Another way to look at the New Age from the standpoint of marketing--identifying people who have money or time for volunteer work, which to a recruiter is what is known as 'sweat equity'--wealth in the form of unpaid labor which is obtained by people who volunteer.
Ever notice fliers, sometimes printed on glossy paper, in many colors and distributed all over your town in the cafes and laundromat and community center and library bulletin boards?
Advertising free classes in this or that?
Who pays for the adverts, especially the ones that require sophisticated print jobs on good paper and that are repeatedly posted all over town several times a year?
That kind of outreach costs MONEY.
Where is that money going to come from if the classes are free and remain free?
Somewhere, they have to find the money. Which means, eventually--someone
has to pay.
And that means--us. Or you.
So--thats a signal to do a background check, before getting involved too deeply. Ask them clearly who is in charge, where does the money come from for the ads? If there is a name for the artist who designs the flier or website--do an online search for the name of that artist and see what other projects he or she has designed stuff for and research those. You may be quite amazed at what you find.
Another way is to think about who becomes famous, especially as a spiritual teacher or guru or preacher.
It takes a lot of work and effort to become a familiar name and face. It costs money
(or a lot of volunteer donated effort) to print fliers, distribute fliers, etc. Ad space in big magazines like Yoga Journal
or Psychology Today
can cost a great deal, depending on the size of the ad.
The general New Age is what sales people term a 'niche' market--or a collection of niche markets.
Some stuff offered within these niche markets is of high quality. Some of it is a mixture of high quality and not so hot.
And some of it is the kind of stuff that lead you and others to visit this forum.
(note: visiting RR.com is personal choice. Unlike what we discuss here, RR.com does not advertise. Registration is free and one doesnt have to pay any money at any time to remain a member--all one needs to do is abide by the forum rules)
So what this means is, a way to recover and become more choosy is to look at areas that are very popular and learn to run background checks, because you are a person with time, energy and money (or credit) and a lot of people out there want to get some or all of your time, your attention, your money.
Instead of being reactive
to advertising or glowing recommendations from a friend, become responsive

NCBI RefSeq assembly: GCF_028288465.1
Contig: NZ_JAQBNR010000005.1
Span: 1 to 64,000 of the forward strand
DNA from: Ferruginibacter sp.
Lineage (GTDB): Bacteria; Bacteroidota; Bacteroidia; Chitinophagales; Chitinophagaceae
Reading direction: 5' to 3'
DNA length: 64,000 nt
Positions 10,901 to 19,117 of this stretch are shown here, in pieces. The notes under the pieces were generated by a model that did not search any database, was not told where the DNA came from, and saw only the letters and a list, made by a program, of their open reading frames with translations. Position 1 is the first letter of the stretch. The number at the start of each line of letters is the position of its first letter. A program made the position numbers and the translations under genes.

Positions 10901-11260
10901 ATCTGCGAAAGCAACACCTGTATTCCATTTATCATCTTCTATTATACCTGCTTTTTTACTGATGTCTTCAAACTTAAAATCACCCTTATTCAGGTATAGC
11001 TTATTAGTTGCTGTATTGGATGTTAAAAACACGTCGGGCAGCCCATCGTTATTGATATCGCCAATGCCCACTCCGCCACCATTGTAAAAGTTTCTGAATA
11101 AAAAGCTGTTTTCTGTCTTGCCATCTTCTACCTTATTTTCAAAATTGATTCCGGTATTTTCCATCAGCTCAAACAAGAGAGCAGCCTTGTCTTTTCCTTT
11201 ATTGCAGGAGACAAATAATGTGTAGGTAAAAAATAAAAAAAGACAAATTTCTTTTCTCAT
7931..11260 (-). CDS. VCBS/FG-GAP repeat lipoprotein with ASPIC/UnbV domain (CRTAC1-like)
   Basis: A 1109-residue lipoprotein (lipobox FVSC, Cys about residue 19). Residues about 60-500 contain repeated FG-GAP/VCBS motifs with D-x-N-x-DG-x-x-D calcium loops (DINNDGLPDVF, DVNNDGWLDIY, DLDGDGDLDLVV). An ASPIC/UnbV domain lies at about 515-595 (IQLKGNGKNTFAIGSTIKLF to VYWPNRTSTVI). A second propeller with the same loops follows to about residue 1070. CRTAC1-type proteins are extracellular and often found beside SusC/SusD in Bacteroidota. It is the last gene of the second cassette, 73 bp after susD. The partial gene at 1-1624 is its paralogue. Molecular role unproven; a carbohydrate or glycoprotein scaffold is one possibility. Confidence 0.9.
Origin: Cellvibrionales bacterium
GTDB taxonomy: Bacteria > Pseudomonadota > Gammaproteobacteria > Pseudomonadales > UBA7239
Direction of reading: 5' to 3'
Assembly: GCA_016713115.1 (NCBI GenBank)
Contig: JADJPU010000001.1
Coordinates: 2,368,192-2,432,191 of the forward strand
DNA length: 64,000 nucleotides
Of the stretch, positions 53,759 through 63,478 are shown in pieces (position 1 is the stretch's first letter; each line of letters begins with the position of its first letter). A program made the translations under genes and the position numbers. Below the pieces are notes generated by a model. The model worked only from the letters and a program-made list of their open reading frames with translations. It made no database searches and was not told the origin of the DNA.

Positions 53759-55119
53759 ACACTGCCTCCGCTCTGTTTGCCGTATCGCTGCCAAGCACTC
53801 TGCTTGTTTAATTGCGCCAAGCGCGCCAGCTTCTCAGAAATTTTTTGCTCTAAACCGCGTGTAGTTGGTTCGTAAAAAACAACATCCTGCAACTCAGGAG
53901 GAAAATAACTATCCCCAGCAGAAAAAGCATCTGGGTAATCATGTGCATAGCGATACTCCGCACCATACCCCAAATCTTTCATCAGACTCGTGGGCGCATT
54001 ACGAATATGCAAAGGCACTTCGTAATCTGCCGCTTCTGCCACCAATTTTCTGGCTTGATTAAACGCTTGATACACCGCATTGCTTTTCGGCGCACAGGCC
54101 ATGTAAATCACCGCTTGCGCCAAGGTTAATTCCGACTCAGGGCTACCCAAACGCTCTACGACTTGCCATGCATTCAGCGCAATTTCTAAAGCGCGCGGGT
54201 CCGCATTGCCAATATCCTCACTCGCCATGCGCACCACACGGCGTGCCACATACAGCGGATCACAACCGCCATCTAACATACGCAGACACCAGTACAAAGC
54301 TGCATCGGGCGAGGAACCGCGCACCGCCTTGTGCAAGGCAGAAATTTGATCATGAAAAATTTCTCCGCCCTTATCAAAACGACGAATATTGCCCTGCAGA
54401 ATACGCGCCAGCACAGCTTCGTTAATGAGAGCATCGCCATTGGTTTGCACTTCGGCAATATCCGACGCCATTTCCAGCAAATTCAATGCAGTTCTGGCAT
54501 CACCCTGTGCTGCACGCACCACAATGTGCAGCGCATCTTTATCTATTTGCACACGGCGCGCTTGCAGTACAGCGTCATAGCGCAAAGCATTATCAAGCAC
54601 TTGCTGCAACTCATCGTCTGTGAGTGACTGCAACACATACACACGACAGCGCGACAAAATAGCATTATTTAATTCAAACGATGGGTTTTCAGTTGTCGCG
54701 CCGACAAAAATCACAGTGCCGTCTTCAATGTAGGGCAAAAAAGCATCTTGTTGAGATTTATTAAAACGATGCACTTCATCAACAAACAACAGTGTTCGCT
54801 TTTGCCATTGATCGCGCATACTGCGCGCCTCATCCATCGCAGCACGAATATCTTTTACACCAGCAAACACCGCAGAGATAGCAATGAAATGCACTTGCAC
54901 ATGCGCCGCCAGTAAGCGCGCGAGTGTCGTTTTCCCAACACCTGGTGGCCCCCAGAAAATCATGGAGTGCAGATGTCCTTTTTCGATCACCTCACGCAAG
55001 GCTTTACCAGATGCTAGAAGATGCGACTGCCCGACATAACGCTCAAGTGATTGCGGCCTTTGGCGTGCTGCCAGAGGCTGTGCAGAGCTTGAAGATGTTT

by doing a background check, just as we do when getting information about what kind of laptop to purchase, what kind of mobile phone plan to sign for, what kind of car or bicycle to purchase.
Look what we do if we know we have limited money and need to buy a clothes. We check the fabric, think whether the color suits us, does the item fit us, then look inside to see if it is well made or just slapped together with a big price tag.
Part of recovery in relation to the New Age alternative scene is learning to slow oneself down and apply this same approach.
Notice how often some buzz words are used in New Age and Alternative advertising:
This is where the power of advertising and sales technique come in.
For more about niche markets read here.
And within the New Age/Alternative scene are smaller, more specialized niche markets, say for persons interested in stress reduction, mindfulness, yoga, persons interested in Buddhadharma, those interested in astrology, channelling, gnosticism.
Next, take a look and see if a particular niche market is tied to a trend that has become commercially 'hot' -- lots of interest from people, disposable income, especially persons who are new.
Yoga is an example of this general area. This is commercially very very popular right now and shows no sign of slowing down. Sub areas are clothing, learning to cook Indian food, even the film and book Eat, Pray, Love.
What kind of paperwork do they want you to sign before attending some workshop? Is it the kind of paperwork where you give up your right to litigate in case you get hurt?
This alone is odd if the workshop is all about taking responsibility for your life--the workshop leader should be willing to take responsiblity for any bad stuff that goes down. So...what kind of a role model has us sign that kind of release of liability form?